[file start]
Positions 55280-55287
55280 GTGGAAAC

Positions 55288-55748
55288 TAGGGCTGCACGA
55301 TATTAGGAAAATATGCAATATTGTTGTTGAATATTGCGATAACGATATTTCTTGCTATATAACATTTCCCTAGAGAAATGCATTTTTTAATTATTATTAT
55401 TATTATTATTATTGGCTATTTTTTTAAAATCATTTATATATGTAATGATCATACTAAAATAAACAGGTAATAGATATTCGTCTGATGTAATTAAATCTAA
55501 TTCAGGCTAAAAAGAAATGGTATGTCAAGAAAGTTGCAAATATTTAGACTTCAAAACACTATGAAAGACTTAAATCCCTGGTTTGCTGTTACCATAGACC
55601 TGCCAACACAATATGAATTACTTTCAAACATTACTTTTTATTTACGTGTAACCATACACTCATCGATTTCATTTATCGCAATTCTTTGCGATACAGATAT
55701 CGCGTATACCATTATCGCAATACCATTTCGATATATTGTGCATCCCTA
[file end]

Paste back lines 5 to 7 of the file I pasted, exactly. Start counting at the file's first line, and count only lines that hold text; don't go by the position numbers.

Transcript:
55301 TATTAGGAAAATATGCAATATTGTTGTTGAATATTGCGATAACGATATTTCTTGCTATATAACATTTCCCTAGAGAAATGCATTTTTTAATTATTATTAT
55401 TATTATTATTATTGGCTATTTTTTTAAAATCATTTATATATGTAATGATCATACTAAAATAAACAGGTAATAGATATTCGTCTGATGTAATTAAATCTAA
55501 TTCAGGCTAAAAAGAAATGGTATGTCAAGAAAGTTGCAAATATTTAGACTTCAAAACACTATGAAAGACTTAAATCCCTGGTTTGCTGTTACCATAGACC